July 19th, 2022
We sat down with EV owner and enthusiast Anthony Williams, a 60-year-old business owner from San Diego, who recently commemorated the 10-year anniversary of his first trans-American road trip in an EV by retracing the same route to see what had changed in the world of EV fast charging, for better or for worse. Below are some of his insights and feedback.
US: When did you get your first electric vehicle?
AW: I became interested in electric vehicles about 12 years ago when a Google Ad popped up on my feed that said, “You could be driving 100 miles with electricity.” And at the time, gasoline was kind of expensive. So, I thought, “Wow, that’s really a great idea.” I knew electricity was relatively cheap. Like it could be pennies to drive. And I signed up immediately. I think it was April 30th of 2010. You had to pay a $99 down payment to get on the reservation list, and then you could get a Nissan LEAF. And I thought if this is coming from a big manufacturer like Nissan, by gosh, there’s got to be something to this.
US: So, you started with the Nissan LEAF. And what do you drive now?
AW: My daily driver is a 2012 Toyota Rav 4 EV. I bought it brand new 10 years ago, and I’ll drive it for another 10 years. It has about 120,000 miles on it, but I’m hoping to get it to 240 or 250,000 miles before I decide what to do next.
US: How many EVs have you had in total?
AW: Dozens of them. I’m absolutely an early adopter. Sometimes even ahead of the early curve.
US: Where do you charge up most? And what are the benefits of charging on the road versus at home?
AW: Everybody should want to charge their car overnight wherever it is they go to sleep, just like their smartphone. If you plug your phone in every night, you should be just as used to plugging in your car every night. And then every day, you start out with a fully charged car and you go wherever it is you want to go. But if for whatever reason you’re in a situation, like an apartment, where you have no control or access to electrical power, then you’ll have to go to a fast charger somewhere and charge it, more like a gasoline experience. Or for those people who travel beyond the range of wherever their home or work is. If you want to go out on the road, like we just did from Mexico to Canada, then you use the DC fast chargers.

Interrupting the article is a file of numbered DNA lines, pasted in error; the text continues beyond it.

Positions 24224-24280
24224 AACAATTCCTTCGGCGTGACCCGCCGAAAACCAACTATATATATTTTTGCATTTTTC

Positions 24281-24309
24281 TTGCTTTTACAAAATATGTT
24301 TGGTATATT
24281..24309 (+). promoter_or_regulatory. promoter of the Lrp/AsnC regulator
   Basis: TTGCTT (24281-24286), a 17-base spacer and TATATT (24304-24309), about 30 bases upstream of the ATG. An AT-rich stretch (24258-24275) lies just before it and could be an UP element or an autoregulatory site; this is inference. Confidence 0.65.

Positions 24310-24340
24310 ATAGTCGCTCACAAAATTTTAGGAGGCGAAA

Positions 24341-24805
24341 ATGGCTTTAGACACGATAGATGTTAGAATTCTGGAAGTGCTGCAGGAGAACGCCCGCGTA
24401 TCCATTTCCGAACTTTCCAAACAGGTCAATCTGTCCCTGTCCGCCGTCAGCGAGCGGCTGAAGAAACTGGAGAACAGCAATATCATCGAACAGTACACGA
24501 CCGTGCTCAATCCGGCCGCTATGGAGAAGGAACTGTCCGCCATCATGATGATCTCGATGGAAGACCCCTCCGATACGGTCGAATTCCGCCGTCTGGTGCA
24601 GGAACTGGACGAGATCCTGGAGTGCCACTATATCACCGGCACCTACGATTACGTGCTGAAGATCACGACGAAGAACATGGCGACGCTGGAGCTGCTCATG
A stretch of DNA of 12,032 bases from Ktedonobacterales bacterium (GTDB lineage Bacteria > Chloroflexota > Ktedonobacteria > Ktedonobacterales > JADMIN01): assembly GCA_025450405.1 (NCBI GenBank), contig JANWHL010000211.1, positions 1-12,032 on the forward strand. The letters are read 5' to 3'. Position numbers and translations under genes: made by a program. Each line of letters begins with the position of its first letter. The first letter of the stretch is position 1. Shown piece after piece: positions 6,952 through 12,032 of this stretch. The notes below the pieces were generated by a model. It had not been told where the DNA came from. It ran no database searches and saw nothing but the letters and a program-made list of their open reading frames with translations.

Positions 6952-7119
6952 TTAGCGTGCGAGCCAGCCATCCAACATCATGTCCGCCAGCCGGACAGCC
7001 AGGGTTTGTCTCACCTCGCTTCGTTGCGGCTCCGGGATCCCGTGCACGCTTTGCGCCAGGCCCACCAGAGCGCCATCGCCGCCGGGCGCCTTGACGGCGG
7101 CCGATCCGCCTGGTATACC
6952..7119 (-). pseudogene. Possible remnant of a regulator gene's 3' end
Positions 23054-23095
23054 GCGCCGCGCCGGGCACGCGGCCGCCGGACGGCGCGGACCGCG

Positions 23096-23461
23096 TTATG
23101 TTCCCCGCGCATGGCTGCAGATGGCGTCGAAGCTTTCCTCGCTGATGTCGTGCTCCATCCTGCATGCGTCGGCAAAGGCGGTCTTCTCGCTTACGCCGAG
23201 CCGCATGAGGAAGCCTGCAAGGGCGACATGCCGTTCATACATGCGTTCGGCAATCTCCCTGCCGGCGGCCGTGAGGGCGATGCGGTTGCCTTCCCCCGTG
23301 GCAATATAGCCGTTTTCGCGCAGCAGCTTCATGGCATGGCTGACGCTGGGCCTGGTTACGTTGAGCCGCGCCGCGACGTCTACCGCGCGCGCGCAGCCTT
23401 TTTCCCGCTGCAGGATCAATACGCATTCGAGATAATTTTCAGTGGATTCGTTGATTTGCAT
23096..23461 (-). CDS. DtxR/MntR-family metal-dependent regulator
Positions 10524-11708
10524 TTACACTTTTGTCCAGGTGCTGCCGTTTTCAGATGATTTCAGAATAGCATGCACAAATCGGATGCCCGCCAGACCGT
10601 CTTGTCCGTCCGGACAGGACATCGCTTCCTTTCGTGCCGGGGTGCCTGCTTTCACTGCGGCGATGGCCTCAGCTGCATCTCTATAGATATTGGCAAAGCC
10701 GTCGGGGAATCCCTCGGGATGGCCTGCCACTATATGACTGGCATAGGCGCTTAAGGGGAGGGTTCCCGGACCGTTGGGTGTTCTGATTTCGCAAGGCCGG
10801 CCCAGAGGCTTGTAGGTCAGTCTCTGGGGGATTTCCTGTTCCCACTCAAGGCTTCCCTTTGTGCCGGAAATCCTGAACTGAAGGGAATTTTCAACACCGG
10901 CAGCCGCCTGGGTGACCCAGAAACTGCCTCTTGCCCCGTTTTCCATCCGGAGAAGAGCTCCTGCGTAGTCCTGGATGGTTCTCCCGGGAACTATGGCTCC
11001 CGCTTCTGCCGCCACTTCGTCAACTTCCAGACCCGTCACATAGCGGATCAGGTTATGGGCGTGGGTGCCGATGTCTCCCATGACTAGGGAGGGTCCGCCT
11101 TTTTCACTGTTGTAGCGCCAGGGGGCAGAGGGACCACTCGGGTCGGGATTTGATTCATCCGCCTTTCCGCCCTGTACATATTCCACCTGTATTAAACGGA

US: Let’s actually talk more about that trip you took from Mexico to Canada. How many times have you done it and what were you driving?
AW: Probably four or five. I’ve done it in a number of different cars. I used the Nissan LEAF on this latest trip. The reason we picked that – again, it was a reenactment of the first time I did it. What did I use in 2012? A brand-new Nissan LEAF. It was about two weeks old.
US: And what was the purpose of these trips?
AW: The original trip in 2012 had a couple motivations. The biggest one was that the States of Oregon and Washington had this new thing called the West Coast Electric Highway, and I wanted to see how good it was. Ultimately, I was the very first person to drive across both Oregon and Washington using only DC fast charging, and secondly, I did both those states in one day. Back then, you could never really fast charge on the road. It just wasn’t a thing. So, this was pretty revolutionary stuff. And my big frustration was that California wasn’t adopting it. They kept saying they would, but of course, they never put any real money in it. So, the other impetus was to prove to the State of California that this was a worthwhile goal.
US: Did you have a lot of range anxiety on that trip?